Conjugated Linoleic Acid Content of Beef from Cattle Fed Diets Containing High Grain, CLA, or Raised on Forages
Livestock Production Science
Twenty Angus crossbred steers were assigned to one of four treatments and followed from weaning to slaughter to study the effect of diet on the conjugated linoleic acid (C18:2 cis-9, trans-11 and C18:2 trans-10, cis-12 CLA isomers) content and quality of beef. During the adaptation period, treatments 1 (CTL), 2 (CLA), and 3 (GPS) received a diet consisting of 520 g corn silage, 213 g alfalfa hay, 250 g rolled barley, and 17 g mineral–vitamin premix/kg of dry matter (DM). Treatment 4 (PS) received alfalfa hay only. During the finishing period, CTL and CLA steers received a diet consisting of 123 g corn silage, 67 g alfalfa hay, 764 g rolled barley, and 46 g mineral–vitamin premix/kg of diet dry matter. In addition to the basal diet, CLA steers received 84 g/head/day of a synthetic mixture of partially rumen protected CLA isomers. The GPS and PS treatments were finished solely on pasture. Subcutaneous adipose tissue samples were collected from the M. longissimus dorsi at the end of the adaptation period, and both adipose and muscle tissues were collected from the longissimus and M. semitendinosus of each carcass at slaughter for fatty acid analysis. Beef tissues from PS and GPS steers had 466% and 218% more CLA (C18:2 cis-9, trans-11 isomer) at slaughter compared with beef tissues from CTL steers, respectively. Supplementing synthetic CLA did not increase C18:2 cis-9, trans-11 CLA content of beef, but increased trans-10, cis-12 CLA by 380% compare to beef from CTL animals. A trained taste panel detected no differences in tenderness or juiciness among treatments. However, beef from PS received higher off-flavor scores than other treatments. Raising cattle on forage and pasture with no grain supplementation enhances beef CLA content. Additionally, finishing cattle on pasture increased the vitamin E content of beef by 300% compared to beef from animals finished on a traditional high-grain diet.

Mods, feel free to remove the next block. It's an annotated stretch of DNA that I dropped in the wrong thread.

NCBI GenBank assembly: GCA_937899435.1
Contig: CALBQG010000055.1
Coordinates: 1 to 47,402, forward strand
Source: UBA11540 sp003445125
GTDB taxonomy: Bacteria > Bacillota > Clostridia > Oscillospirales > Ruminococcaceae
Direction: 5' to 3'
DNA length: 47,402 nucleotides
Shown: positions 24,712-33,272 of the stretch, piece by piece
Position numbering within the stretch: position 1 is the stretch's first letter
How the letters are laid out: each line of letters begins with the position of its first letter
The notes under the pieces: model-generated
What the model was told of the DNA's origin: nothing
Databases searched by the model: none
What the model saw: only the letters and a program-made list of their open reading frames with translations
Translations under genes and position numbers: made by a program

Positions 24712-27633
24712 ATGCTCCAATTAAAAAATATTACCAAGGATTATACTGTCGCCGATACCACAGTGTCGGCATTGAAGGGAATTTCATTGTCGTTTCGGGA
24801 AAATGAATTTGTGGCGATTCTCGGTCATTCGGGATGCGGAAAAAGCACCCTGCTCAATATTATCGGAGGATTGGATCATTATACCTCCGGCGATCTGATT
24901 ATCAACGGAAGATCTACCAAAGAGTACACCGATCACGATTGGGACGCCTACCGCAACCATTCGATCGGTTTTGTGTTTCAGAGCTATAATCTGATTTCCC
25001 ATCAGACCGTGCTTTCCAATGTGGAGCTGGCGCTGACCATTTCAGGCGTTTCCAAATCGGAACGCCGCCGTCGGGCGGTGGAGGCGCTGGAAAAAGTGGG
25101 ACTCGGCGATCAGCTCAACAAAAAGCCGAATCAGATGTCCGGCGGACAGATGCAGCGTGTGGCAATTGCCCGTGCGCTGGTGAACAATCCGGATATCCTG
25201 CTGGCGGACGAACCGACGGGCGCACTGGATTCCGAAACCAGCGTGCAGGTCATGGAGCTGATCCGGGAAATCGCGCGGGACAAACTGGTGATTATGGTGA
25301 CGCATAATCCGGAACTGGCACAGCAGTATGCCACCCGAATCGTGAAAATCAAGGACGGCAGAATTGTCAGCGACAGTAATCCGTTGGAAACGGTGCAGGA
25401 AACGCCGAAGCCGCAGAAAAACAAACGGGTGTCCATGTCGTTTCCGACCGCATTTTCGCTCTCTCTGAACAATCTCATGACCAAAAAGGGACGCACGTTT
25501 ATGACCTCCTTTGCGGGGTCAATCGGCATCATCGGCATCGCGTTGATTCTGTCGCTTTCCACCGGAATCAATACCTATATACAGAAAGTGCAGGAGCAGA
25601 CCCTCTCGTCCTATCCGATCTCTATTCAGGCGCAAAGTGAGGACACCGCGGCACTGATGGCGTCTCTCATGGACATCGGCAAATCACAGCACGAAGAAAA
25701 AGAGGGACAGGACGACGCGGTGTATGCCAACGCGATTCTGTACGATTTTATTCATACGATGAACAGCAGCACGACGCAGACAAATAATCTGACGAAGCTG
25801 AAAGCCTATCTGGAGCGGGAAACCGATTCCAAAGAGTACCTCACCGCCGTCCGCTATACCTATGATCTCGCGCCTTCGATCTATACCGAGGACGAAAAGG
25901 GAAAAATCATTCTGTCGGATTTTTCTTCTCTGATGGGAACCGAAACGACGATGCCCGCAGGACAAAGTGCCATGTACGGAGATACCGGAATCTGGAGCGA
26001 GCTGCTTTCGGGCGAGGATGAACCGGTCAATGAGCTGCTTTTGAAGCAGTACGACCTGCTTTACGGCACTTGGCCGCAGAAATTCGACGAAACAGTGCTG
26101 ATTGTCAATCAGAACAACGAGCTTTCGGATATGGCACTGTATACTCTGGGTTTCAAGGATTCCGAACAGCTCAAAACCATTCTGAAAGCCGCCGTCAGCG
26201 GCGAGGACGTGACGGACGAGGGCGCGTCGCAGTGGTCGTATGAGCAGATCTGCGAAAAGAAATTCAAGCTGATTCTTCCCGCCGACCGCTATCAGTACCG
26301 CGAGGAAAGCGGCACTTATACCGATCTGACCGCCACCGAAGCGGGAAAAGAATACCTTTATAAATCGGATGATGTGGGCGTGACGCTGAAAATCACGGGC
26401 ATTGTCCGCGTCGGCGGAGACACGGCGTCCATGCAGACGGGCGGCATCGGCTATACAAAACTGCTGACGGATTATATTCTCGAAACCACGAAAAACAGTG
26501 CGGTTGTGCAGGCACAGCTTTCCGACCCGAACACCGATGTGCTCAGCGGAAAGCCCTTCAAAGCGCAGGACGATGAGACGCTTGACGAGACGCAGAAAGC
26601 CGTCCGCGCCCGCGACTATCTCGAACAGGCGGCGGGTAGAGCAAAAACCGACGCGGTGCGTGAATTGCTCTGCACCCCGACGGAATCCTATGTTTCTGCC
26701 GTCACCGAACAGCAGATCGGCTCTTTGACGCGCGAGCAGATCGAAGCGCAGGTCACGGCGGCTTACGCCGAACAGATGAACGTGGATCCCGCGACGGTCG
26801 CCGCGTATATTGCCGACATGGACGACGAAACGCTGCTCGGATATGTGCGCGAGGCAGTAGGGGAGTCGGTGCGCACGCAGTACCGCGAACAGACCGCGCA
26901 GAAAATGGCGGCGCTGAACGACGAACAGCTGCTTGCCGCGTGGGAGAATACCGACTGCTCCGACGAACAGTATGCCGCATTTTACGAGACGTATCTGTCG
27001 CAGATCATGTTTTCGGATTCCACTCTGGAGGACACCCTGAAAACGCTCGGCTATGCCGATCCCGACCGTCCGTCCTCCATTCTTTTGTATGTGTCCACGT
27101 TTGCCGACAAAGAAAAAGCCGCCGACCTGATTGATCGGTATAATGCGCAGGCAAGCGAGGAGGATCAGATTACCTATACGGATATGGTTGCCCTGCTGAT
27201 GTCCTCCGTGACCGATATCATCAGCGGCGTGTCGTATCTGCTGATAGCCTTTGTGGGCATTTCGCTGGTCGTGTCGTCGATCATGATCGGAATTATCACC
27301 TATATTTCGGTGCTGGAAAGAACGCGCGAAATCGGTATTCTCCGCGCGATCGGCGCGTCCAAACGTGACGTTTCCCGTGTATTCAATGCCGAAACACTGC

Poulson, C. S., T. R. Dhiman, A. L. Ure, D. Cornforth, and K. C. Olson. 2004. Conjugated linoleic acid content of beef from cattle fed diets containing high grain, CLA, or raised on forages. Livestock Prod. Sci. 91:117-128.